Khulisa conducted an external evaluation on USAID| South Africa’s “Systems Strengthening for Better HIV/TB Outcomes project” that was implemented by 7 District Support Partners (DSPs) working in 8 provinces across 21 districts of South Africa. The evaluation assessed the progress that the project made towards achieving pre-determined technical assistance objectives, anticipated outputs, and outcomes. It assessed the quality of the DSPs’ project implementation and determined which technical assistance approaches and activities worked and why. Findings of the evaluation were presented USAID| South Africa to inform the next phase of program design. Read report.
The Managing Democratic Elections in Africa (MDEA) Program is a regional elections capacity building project that trains African election officials on electoral management principles. Implemented by the University of South Africa (UNISA) in partnership with the Independent Electoral Commission, Khulisa’s evaluation found that the project was successful in bringing African election officials together and creating informal networks for learning. Read more
For Earthlife Africa, Khulisa conducted a baseline study on the sustainable use of natural resources to improve climate change resilience amongst 350 women in eight South African communities. The project aims to uplift women in poverty by empowering them to manage and use natural resources, contribute to sustainable livelihoods, and improve their resilience to climate change as well as support training and capacity building of selected women in communities. The assessment covered the type of energy, water sources and farming solutions the women deployed in the Gauteng, Limpopo and Western Cape provinces.Khulisa employed a mixed methods approach eliciting information from a variety of different sources, which formed the basis for the impact assessment of the project at mid-term review and at the end of the project evaluation.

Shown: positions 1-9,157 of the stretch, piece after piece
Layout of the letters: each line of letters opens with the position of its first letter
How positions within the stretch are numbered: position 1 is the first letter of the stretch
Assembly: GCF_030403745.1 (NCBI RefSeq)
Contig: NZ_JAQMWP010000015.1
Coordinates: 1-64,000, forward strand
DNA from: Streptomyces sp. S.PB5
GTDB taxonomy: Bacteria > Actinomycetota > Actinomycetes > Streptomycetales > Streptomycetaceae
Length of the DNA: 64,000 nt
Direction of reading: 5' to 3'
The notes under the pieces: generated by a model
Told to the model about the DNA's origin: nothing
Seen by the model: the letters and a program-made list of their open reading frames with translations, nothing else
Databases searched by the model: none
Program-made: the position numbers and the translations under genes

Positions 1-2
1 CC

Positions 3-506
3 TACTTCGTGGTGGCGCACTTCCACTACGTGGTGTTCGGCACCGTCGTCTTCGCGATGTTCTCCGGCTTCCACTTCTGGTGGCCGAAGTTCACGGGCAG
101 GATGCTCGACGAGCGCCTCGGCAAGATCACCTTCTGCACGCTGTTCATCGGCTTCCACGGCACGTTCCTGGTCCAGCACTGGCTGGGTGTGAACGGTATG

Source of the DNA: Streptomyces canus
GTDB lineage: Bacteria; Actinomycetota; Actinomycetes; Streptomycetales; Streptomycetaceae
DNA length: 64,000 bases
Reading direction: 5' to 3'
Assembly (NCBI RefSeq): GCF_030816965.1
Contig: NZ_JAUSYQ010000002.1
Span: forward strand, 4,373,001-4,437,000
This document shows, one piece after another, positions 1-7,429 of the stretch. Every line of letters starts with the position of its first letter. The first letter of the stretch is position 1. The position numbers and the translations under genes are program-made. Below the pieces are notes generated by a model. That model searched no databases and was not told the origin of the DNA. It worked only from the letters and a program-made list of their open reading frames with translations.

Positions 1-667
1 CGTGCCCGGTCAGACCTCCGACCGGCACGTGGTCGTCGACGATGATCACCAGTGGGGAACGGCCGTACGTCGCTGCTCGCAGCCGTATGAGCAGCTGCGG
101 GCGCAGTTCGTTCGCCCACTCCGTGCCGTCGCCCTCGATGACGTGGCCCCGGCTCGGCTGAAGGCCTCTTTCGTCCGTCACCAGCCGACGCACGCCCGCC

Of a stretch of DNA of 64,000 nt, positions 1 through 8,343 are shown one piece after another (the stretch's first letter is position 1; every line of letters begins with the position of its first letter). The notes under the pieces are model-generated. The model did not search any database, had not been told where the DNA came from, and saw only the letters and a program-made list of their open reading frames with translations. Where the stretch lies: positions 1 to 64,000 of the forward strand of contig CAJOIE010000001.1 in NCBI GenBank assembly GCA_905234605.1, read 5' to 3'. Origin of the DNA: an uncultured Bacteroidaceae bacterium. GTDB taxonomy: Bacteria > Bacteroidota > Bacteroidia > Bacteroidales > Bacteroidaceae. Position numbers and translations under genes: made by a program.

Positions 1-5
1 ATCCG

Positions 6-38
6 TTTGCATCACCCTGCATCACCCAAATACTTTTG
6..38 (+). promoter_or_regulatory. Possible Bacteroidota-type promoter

Khulisa evaluated the 3-year “Empowering Local Radio with ICTs” project in seven African countries for the United Nations Educational, Scientific, and Cultural Organization (UNESCO). The project aims to increase the quality of local radio broadcasting by integrating the use of ICTs, strengthening local reporting and engaging as beneficiaries, poor people’s participation in debates related to their social needs and livelihoods. Khulisa evaluated the project progress towards attainment of results at 32 radio stations across all seven countries, using a qualitative evaluation approach incorporating the OECD DAC criteria. For reporting, Khulisa has employed a unique evaluation approach – the Meta Story – to provide a birds-eye-view of the project’s performance.
Khulisa conducted a data quality assessment (DQA) for the Glaser Paediatric AIDS Foundation (EGPAF) on 25 health indicators in 66 sites. The sites spanned health facilities in four Mozambican provinces. The DQAs helped verify the accuracy of data reported by the EGPAF sites. Khulisa provided debriefings with EGPAF and its local partner, Ariel and also assessed the respective data management systems in Maputo, Gaza, Nampula and Cabo Delgado provinces for the quality of data recorded on source documents as well as the reports generated and submitted to third parties.
Between 2010 and 2017, as a subcontractor to MSH under the Grants Management Solutions (GMS) project, Khulisa carried out 33 assignments to provide technical support to Global Fund Recipients and Country Coordination Mechanisms (CCMs) in 16 countries. The technical support services provided by Khulisa involved strengthening and building the capacity of grantees and CCMs in grant M&E and oversight, programme management, and budget development.